Later On

A blog written for those whose interests more or less match mine.

Archive for January 30th, 2007

Webb attempts to help Condi Rice with a question

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He carefully points out, since she’s struggling, that the question’s answer is either “yes” or “no.” She continues to struggle.

A couple weeks ago, Sen. Jim Webb (D-VA) asked Secretary Condoleezza Rice if the administration thought President Bush had the power to take military action against Iran without permission from Congress.

She deferred an answer, saying, “I’m really loathe to get into questions of the president’s authorities without a rather more clear understanding of what we are actually talking about. So let me answer you, in fact, in writing. I think that would be the best thing to do.”

Well, it’s been two weeks, and Sen. Webb is still waiting. So he’s asked again, in a letter sent to Rice yesterday. To help speed a response, he even suggested the range of answers she might provide: “This is, basically, a ‘yes’ or ‘no’ question regarding an urgent matter affecting our nation’s foreign policy.”

And to ensure that the administration got the message that Webb remained interested, he also asked the question of Director of National Intelligence John Negroponte during this morning’s hearing.

The full text of the letter is below.

January 29, 2007

The Honorable Condoleezza Rice
Secretary of State
Department of State
2201 C Street, NW
Washington, DC 20520

Dear Secretary Rice:

During your appearance before a Senate Foreign Relations Committee hearing on January 11, 2007, I asked you a question pertaining to the administration’s policy regarding possible military action against Iran. I asked, “Is it the position of this administration that it possesses the authority to take unilateral action against Iran, in the absence of a direct threat, without congressional approval?”

At that time you were loath to discuss questions of presidential authority, but you committed to provide a written answer. Since I have not yet received a reply, the purpose of this letter is to reiterate my interest in your response.

This is, basically, a “yes” or “no” question regarding an urgent matter affecting our nation’s foreign policy. Remarks made by members of this administration strongly suggest that the administration wrongly believes that the 2002 joint resolution authorizing use of force in Iraq can be applied in other instances, such as in the case of Iran. I, as well as the American people, would benefit by fully understanding the administration’s unequivocal response.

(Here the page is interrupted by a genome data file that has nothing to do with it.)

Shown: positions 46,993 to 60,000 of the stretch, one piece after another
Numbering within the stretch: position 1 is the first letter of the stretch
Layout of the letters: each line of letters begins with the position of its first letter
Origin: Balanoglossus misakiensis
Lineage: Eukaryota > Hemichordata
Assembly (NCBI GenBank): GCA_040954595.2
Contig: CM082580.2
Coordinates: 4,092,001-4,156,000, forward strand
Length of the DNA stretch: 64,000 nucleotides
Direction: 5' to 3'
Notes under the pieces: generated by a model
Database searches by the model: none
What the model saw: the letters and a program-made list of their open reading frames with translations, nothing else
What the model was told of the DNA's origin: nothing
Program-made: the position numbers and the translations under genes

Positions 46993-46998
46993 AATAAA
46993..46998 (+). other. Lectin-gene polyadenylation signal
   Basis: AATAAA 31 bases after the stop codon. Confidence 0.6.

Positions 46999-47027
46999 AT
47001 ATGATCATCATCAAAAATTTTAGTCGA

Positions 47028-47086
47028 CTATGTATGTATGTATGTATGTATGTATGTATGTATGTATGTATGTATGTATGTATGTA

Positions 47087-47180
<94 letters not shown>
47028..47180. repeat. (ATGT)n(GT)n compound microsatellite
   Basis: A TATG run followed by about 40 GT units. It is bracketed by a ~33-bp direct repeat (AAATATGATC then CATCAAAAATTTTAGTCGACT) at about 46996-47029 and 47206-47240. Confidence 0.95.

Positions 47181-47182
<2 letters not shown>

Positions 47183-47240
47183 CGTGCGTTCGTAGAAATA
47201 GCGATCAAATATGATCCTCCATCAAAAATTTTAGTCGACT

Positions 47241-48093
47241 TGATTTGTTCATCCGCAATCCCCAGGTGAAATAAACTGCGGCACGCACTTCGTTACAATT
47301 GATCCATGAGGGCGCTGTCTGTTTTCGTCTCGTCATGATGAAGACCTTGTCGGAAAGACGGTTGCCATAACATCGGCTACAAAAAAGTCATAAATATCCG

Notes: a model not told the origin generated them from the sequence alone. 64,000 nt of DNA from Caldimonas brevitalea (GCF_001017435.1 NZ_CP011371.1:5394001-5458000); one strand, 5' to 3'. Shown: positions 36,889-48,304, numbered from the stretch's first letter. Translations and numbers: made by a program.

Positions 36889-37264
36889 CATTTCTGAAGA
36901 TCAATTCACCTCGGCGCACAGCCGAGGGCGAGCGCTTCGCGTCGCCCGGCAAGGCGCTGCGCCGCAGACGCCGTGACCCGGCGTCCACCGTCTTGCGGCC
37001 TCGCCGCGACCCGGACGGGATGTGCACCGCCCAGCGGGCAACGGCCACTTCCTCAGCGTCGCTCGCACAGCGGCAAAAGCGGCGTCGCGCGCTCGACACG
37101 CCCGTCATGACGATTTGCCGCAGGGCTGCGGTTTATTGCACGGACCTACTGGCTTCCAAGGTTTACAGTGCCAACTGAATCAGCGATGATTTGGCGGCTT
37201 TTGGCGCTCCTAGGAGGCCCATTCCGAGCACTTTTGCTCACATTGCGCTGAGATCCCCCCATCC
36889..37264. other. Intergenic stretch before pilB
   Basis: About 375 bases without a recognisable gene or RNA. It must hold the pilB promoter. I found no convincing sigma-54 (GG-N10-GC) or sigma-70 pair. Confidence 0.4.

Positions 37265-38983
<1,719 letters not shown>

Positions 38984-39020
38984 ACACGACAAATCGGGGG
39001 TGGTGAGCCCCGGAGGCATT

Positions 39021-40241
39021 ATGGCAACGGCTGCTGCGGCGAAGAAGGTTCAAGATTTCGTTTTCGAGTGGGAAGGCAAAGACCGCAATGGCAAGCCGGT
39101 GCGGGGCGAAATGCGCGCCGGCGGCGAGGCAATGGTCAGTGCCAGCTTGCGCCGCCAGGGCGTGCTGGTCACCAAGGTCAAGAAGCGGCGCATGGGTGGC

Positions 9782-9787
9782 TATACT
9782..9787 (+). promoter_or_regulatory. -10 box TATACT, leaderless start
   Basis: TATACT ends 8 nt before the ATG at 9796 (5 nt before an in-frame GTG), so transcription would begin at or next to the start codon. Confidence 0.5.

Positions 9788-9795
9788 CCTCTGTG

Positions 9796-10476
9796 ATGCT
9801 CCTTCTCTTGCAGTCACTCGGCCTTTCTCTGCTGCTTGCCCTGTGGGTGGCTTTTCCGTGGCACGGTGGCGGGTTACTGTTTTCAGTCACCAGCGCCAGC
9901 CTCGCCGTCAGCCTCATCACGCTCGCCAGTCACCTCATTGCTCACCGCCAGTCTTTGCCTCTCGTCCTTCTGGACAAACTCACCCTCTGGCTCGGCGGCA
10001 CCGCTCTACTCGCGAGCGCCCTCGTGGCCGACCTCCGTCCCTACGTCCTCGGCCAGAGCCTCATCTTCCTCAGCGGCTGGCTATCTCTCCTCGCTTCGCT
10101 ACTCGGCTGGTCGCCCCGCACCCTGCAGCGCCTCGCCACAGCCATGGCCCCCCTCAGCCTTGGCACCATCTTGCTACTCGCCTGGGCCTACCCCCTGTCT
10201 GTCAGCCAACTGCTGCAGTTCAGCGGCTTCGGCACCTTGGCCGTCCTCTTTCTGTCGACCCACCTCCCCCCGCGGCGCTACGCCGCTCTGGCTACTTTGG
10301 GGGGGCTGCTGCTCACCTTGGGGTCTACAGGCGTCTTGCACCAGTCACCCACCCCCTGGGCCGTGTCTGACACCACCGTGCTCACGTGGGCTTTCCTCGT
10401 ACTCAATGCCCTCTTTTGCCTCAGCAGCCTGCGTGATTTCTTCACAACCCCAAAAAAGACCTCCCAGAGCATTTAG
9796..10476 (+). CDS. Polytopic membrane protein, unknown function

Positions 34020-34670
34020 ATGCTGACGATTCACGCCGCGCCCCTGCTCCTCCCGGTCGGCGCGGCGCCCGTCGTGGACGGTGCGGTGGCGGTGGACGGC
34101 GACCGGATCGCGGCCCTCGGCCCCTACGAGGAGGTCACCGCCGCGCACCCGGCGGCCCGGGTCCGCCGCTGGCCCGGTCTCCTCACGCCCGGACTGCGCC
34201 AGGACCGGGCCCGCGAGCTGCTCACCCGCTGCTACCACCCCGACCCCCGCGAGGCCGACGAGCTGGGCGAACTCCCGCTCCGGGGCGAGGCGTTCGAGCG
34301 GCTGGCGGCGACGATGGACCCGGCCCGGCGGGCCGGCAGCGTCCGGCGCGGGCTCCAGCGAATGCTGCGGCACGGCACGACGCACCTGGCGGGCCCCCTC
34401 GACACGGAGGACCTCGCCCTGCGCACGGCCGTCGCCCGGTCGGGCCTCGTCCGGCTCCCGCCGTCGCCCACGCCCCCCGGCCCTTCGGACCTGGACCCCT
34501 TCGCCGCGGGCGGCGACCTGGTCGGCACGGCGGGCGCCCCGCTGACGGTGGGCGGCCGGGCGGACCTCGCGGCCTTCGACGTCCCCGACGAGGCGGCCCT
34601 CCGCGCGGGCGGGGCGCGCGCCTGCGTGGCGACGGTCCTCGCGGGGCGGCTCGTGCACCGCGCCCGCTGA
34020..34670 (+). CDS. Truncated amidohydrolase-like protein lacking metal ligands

I would appreciate your expeditious reply and look forward to discussing this issue with you in the near future.


James Webb
United States Senator

Written by LeisureGuy

30 January 2007 at 6:41 pm

This is plain bizarre

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Hard to believe this is true:

ORLANDO, Fla. — A Sanford mother says she will never be able to hold her newborn because an Orlando hospital performed a life-altering surgery and, she claims, the hospital refuses to explain why they left her as a multiple amputee.

The woman filed a complaint against Orlando Regional Healthcare Systems, she said, because they won’t tell her exactly what happened. The hospital maintains the woman wants to know information that would violate other patients’ rights.

Claudia Mejia gave birth eight and a half months ago at Orlando Regional South Seminole. She was transported to Orlando Regional Medical Center in Orlando where her arms and legs were amputated. She was told she had streptococcus, a flesh eating bacteria, and toxic shock syndrome, but no further explanation was given.

The hospital, in a letter, wrote that if she wanted to find out exactly what happened, she would have to sue them.

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Written by LeisureGuy

30 January 2007 at 6:33 pm

Posted in Health, Medical

The Boeing 777 flight deck

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As it says, mouse over and click a control panel.

Written by LeisureGuy

30 January 2007 at 2:22 pm

Posted in Daily life, Technology

Mark Kleiman of UCLA on our Drug War

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Excellent lengthy article by Mark Kleiman on the War on Drugs:

Thirty-five years into the “war on drugs”, the United States still has a huge drug abuse problem, with several million problem users of illicit drugs and about 15 million problem users of alcohol. Illicit drug-dealing industries take in about $50 billion per year. Much of the retail drug trade is flagrant, involving either open-air activity or identified, dedicated drug houses. Flagrant dealing creates violence and disorder, wrecking both the neighborhoods where it goes on and the lives of the dealers. Chronic heavy users of expensive illicit drugs steal and deal to finance their habits. Drug injection spreads HIV and hepatitis-C.